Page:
A group of Hong Kong pro-democracy activists was denied entry to Macau on Wednesday shortly before Chinese President Xi Jinping arrived at the former Portuguese colony for a three-day visit.

Journalists from at least four Hong Kong news organisations have also been turned away as the special administrative region prepared to mark 20 years since its return to Chinese rule.

LSD activists were denied entry to Macau. Photo: inmediahk.net.

The celebrations come as neighbouring Hong Kong continues to be rocked by seven months of protests calling for democratic reform and accountability for the police’s handling of the crisis.

League of Social Democrats (LSD) activists – including “Long Hair” Leung Kwok-hung, Raphael Wong, Bull Tsang, Avery Ng, Figo Chan and Koo Sze-yiu – told media that they were planning to travel to Macau to protest at celebrations, which Xi is expected to attend.

But the group was prevented from boarding a ferry to Macau on Wednesday, with crew saying that they were instructed to prevent them from embarking. The activists also said they were told by immigration officials that the Macau government had made it known that they were not welcome.

LSD activists showed reporters a letter from the Public Security Police Force of Macau, urging three transport companies to blacklist them from using their services.

LSD activists Avery Ng, Leung Kwok-hung and Raphael Wong. Photo: inmediahk.net.

“According to our intelligence, LSD members… are planning to travel from Hong Kong to Macau and damage the celebrations of the 20th anniversary of the handover,” the letter read.

“Macau police are determined to prohibit them from entering Macau to conduct illegal activities. We request that your company cooperate by refusing to transport those persons to Macau, or bear the legal consequences.”

Leung condemned Macau authorities’ move as an act of intimidation towards businesses. The order restricted his freedom of movement and showed that Xi could not bear to face his critics, he added.

LSD activists Figo Chan and Koo Sze Yiu. Photo: inmediahk.net.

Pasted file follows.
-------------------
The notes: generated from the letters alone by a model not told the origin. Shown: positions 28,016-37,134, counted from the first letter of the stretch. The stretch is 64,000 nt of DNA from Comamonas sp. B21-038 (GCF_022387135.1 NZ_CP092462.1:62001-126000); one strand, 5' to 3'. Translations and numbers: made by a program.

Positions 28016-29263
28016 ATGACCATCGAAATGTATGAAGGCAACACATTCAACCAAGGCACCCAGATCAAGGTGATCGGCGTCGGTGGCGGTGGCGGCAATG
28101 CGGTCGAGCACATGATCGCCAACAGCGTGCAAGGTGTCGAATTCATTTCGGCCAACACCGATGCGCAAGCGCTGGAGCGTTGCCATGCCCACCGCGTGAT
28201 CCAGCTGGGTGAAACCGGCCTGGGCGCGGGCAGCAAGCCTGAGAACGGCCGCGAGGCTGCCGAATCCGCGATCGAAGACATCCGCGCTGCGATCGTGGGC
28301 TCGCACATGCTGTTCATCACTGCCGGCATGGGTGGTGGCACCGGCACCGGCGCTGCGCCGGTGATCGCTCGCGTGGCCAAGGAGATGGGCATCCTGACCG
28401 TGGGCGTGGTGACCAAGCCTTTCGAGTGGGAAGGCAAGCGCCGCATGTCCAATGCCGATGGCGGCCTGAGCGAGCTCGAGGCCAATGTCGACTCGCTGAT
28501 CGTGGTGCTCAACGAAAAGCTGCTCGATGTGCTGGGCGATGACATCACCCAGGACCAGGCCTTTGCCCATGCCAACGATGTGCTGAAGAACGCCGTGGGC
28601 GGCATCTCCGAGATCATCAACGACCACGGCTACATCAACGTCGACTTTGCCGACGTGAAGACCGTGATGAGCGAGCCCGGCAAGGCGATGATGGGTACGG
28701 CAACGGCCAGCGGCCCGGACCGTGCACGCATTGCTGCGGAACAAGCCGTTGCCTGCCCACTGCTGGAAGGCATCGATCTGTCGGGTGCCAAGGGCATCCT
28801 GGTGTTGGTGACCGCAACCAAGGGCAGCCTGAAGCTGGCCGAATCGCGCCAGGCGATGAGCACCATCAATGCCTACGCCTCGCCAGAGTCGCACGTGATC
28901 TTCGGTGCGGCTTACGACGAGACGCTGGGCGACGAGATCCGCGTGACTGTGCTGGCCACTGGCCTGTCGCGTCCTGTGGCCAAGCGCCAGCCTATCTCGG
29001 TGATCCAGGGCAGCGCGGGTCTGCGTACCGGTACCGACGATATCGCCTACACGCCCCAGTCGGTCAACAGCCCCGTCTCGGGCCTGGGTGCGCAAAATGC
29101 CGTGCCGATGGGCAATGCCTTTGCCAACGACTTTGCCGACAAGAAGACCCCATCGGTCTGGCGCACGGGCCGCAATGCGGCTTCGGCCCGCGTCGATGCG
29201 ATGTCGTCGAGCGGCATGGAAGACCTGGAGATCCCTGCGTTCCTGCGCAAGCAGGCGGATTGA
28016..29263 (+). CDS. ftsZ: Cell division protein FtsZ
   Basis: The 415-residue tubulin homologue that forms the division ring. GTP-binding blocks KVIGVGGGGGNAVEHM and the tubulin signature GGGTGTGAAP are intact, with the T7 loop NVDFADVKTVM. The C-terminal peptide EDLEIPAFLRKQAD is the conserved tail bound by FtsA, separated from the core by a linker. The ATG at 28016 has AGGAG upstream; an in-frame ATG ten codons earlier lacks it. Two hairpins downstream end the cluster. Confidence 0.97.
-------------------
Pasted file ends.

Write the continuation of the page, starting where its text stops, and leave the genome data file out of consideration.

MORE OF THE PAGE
As the activists prepared for their trip at Shun Tak Centre on Wednesday morning, an unidentified man was filmed running up to the group and seizing their protest props, some of which displayed Xi’s face. The man attempted to run but was stopped and arrested by police shortly after.

Journalists denied entry

Separately, multiple Hong Kong journalists were barred from entering Macau on Tuesday and Wednesday – including some from RTHK, NowTV, Commercial Radio, TVB and the SCMP.

The Hong Kong Journalists Association (HKJA) has expressed regret over the entry denials, urging mainland China and Macau authorities to respect press freedom. In a statement, it also called on the Hong Kong government to ensure that people with Hong Kong travel documents can enter and exit Macau as normal.

“The HKJA stresses that journalists performing their duties enter [Macau] by normal procedures, and are not troublemakers. It is extremely regrettable that Macau has tightened its immigration policy and refused entry to Hong Kong journalists multiple times in recent years,” the statement read.

Chinese and Macau flag-raising ceremony in Macau. File photo: Macau Government.

On Wednesday, reporters from RTHK, NowTV and Commercial Radio were refused entry to Macau despite having been granted official accreditation to cover the celebrations.

Macau authorities cited local laws on “internal security” as behind its decision and told the reporters they were stopped owing to strong indications they may “engage in activities endangering Macau’s public safety and public order.”

According to RTHK, another one of its journalists managed to get into Macau but had his phone checked by the police, which included going through his photos, social media, and chat history in messaging apps like WhatsApp.

Macau’s decision to turn away reporters has sparked backlash from the Hong Kong News Executives’ Association, as well as pro-democracy lawmaker Lam Cheuk-ting.

NowTV, Commercial Radio and RTHK have issued separate statements expressing regret over the entry denial of their staff to Macau.

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Holmes Chan

Holmes Chan is a reporter at Hong Kong Free Press. He covers local news with a focus on law, politics, and social movements. He studied law and literature at the University of Hong Kong.